In 1997, a 16-year-old girl from Ohio competed in the Knoxville Nationals. The combination of her gender and her age made her an instant curiosity. Women had raced winged sprint cars – strange, powerful beasts that are notoriously difficult to control – at Knoxville Raceway in Iowa for 19 years before she arrived, but none had done it at such a young age.
Her story grew when it became apparent that she was highly capable. Racing against men with decades of experience, she qualified for the D-main – a remarkable feat for a young racer. Sarah Fisher went on to compete in Indy car racing for 11 years, including nine Indianapolis 500s. She owned a race team, became an influential leader in the sport and is regarded as a pioneer in the advancement of women in racing. Not the first, certainly, but one of the most significant.
On Friday, another woman with multiple Indy 500s on her resume took to Twitter to criticize the FIA’s decision to name Carmen Jorda to its Women in Motorsport Commission.
“Dear @fia,” Pippa Mann tweeted. “If the news I am hearing is correct, and you have appointed a racer with no notable results, who does not believe we compete as equals in this sport, to represent women in racing, I am incredibly disappointed. Sincerely -an #Indy500 qualifier, #IndyLights race winner.”
Mann was correct to criticize, of course, but the largely positive (and largely unexpected) response to her tweet proved encouraging. Her message should be viewed as intended – not as a personal attack on another driver, but as a plea to the world’s largest and most influential motorsports governing body to take women seriously.
At the heart of the controversy is Jorda’s stated belief that women should race separately from men, including comments like this:
“They think because we are driving a car we are on the same level as men, which is completely not true because we will never be the same as them. I have had to fight through many things to get to the top of this sport, just because I am a woman, and that is not fair.”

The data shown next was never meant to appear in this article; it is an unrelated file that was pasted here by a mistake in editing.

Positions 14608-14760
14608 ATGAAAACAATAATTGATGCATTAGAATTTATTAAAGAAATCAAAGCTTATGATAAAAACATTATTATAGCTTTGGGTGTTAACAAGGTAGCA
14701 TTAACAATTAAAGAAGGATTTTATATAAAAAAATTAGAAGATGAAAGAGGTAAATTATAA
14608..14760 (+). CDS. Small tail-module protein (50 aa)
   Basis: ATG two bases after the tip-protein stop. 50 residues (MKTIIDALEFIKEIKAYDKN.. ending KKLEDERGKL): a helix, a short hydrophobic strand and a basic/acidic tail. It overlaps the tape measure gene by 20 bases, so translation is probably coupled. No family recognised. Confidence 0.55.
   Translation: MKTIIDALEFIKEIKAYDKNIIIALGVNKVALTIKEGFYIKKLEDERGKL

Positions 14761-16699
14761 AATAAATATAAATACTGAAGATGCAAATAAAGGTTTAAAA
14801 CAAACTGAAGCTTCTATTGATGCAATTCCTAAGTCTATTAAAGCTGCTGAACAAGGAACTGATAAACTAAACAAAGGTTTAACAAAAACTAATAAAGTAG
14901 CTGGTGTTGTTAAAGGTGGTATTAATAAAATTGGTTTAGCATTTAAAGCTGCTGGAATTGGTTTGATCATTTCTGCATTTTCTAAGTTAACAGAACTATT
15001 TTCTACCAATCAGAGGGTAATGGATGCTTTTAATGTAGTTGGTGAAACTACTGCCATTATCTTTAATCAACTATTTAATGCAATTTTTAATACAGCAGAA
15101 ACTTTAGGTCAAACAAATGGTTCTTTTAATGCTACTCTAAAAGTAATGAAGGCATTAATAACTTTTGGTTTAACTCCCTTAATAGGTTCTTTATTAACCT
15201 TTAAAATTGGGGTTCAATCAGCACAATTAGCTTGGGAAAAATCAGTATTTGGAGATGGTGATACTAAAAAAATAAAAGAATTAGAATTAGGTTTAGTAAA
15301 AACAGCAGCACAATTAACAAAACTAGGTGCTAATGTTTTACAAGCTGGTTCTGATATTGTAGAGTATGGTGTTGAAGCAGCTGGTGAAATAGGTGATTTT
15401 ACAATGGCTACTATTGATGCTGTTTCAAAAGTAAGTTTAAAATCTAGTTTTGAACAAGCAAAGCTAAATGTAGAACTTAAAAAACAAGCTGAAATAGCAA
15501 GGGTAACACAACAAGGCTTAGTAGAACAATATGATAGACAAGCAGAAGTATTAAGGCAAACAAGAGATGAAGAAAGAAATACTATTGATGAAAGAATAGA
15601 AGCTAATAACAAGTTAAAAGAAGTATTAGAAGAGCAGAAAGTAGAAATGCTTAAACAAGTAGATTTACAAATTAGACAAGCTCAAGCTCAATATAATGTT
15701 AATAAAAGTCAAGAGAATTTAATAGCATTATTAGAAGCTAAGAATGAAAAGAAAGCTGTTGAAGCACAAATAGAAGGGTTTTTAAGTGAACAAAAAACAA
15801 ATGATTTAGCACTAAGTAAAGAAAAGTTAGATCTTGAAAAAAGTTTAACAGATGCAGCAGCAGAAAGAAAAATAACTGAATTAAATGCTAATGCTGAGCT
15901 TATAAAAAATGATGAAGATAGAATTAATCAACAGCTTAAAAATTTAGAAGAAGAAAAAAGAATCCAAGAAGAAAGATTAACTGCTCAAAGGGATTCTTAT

Sigh. Given that women have been racing against men since the early days of the automobile, Jorda’s position is difficult to accept. Especially for the women doing it in real time.
“Against this backdrop of current and rising female racing talent, it is extremely disappointing to learn that a racer with no notable results in any of the categories in which she has competed, and who believes and is quoted as saying that she does not believe we as female racers can compete, has been appointed to the FIA Women in Motorsport Commission,” Mann writes. “To me personally, the appointment of someone with these core beliefs, to a committee meant to further the cause of women in racing, is incredibly disheartening and represents a true step backwards from the FIA. Most worrying of all, one wonders whether this appointment is in any way truly representative of their beliefs towards female athletes competing in motorsport in general.”
The fact that women compete against men – and beat them and win championships – is the primary difference between racing and other sports. It should be championed, encouraged and promoted. The beauty of motorsport is that it’s open to all. That should never be diminished.
Just this year, Christina Nielsen won the IMSA WeatherTech SportsCar Championship’s GTD title for a second time. In 2016, her championship was the first by a woman in sports-car history. Katherine Legge teamed with Andy Lally to win two races in the GTD class. Brittany Force won the NHRA Top Fuel championship. After completing her second full season in GP3, Tatiana Calderon became the first woman to record a podium finish in a Word Series Formula V8 3.5 race. And Mann became the first woman to record a lap of more than 230 mph at Indianapolis Motor Speedway.
It’s not easy, but the well-worn path of women in racing is gradually improving.
"On the open-wheel side, we still suffer from a lack of female racers overall coming up through the ladder system behind me, and most female racers who reach the top, myself included, have struggled to find the financial support and funding to stay there,” Mann wrote. “However, things are getting better, and I am finding there are more companies who are beginning to have interest in backing me as a female athlete in this sport.”
Since Cheryl Burgard became the first woman to compete at Knoxville Raceway in 1978, 30 other women have raced at the famous track. In 2015, 18-year-old McKenna Haase won a weekly race in the 305-cubic-inch class, making her the first woman to win a feature race at Knoxville. Erin Crocker-Evernham competed in the Knoxville Nationals a record five times and was the first woman to qualify for the event’s prestigious championship feature.
And, of course, Fisher launched her career there.
Women have earned the right to respect from fans, fellow racers and the sport’s governing bodies. They’ve earned the right to proper and honest representation. They’ve earned the right to support from the organizations that should be supporting them. They earned it long before a 16-year-old girl from Ohio pitched a sprint car around a half-mile dirt oval.
They deserve better than someone who thinks they shouldn’t be racing against men.